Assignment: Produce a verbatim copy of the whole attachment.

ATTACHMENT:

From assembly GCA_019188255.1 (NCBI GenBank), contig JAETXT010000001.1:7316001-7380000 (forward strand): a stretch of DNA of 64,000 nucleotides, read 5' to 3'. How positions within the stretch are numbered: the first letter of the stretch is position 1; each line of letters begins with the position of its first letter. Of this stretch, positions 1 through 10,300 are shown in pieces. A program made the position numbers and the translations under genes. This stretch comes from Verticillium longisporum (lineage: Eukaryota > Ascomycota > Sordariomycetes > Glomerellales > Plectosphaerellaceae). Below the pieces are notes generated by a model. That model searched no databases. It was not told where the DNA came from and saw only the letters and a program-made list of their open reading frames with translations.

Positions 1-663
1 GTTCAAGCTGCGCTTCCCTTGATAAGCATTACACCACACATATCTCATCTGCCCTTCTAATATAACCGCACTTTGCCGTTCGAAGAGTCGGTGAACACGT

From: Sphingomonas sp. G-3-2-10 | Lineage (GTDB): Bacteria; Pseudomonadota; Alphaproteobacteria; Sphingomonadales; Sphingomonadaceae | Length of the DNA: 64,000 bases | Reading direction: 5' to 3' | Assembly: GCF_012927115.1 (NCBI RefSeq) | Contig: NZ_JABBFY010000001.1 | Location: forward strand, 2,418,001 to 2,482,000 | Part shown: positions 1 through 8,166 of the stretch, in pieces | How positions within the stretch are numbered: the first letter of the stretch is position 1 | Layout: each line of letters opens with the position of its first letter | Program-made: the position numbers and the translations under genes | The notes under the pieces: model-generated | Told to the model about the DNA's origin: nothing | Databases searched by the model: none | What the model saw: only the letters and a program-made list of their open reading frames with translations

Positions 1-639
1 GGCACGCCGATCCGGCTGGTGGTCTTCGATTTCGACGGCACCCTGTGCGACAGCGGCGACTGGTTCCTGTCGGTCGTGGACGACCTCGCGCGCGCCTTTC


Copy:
From assembly GCA_019188255.1 (NCBI GenBank), contig JAETXT010000001.1:7316001-7380000 (forward strand): a stretch of DNA of 64,000 nucleotides, read 5' to 3'. How positions within the stretch are numbered: the first letter of the stretch is position 1; each line of letters begins with the position of its first letter. Of this stretch, positions 1 through 10,300 are shown in pieces. A program made the position numbers and the translations under genes. This stretch comes from Verticillium longisporum (lineage: Eukaryota > Ascomycota > Sordariomycetes > Glomerellales > Plectosphaerellaceae). Below the pieces are notes generated by a model. That model searched no databases. It was not told where the DNA came from and saw only the letters and a program-made list of their open reading frames with translations.

Positions 1-663
1 GTTCAAGCTGCGCTTCCCTTGATAAGCATTACACCACACATATCTCATCTGCCCTTCTAATATAACCGCACTTTGCCGTTCGAAGAGTCGGTGAACACGT

From: Sphingomonas sp. G-3-2-10 | Lineage (GTDB): Bacteria; Pseudomonadota; Alphaproteobacteria; Sphingomonadales; Sphingomonadaceae | Length of the DNA: 64,000 bases | Reading direction: 5' to 3' | Assembly: GCF_012927115.1 (NCBI RefSeq) | Contig: NZ_JABBFY010000001.1 | Location: forward strand, 2,418,001 to 2,482,000 | Part shown: positions 1 through 8,166 of the stretch, in pieces | How positions within the stretch are numbered: the first letter of the stretch is position 1 | Layout: each line of letters opens with the position of its first letter | Program-made: the position numbers and the translations under genes | The notes under the pieces: model-generated | Told to the model about the DNA's origin: nothing | Databases searched by the model: none | What the model saw: only the letters and a program-made list of their open reading frames with translations

Positions 1-639
1 GGCACGCCGATCCGGCTGGTGGTCTTCGATTTCGACGGCACCCTGTGCGACAGCGGCGACTGGTTCCTGTCGGTCGTGGACGACCTCGCGCGCGCCTTTC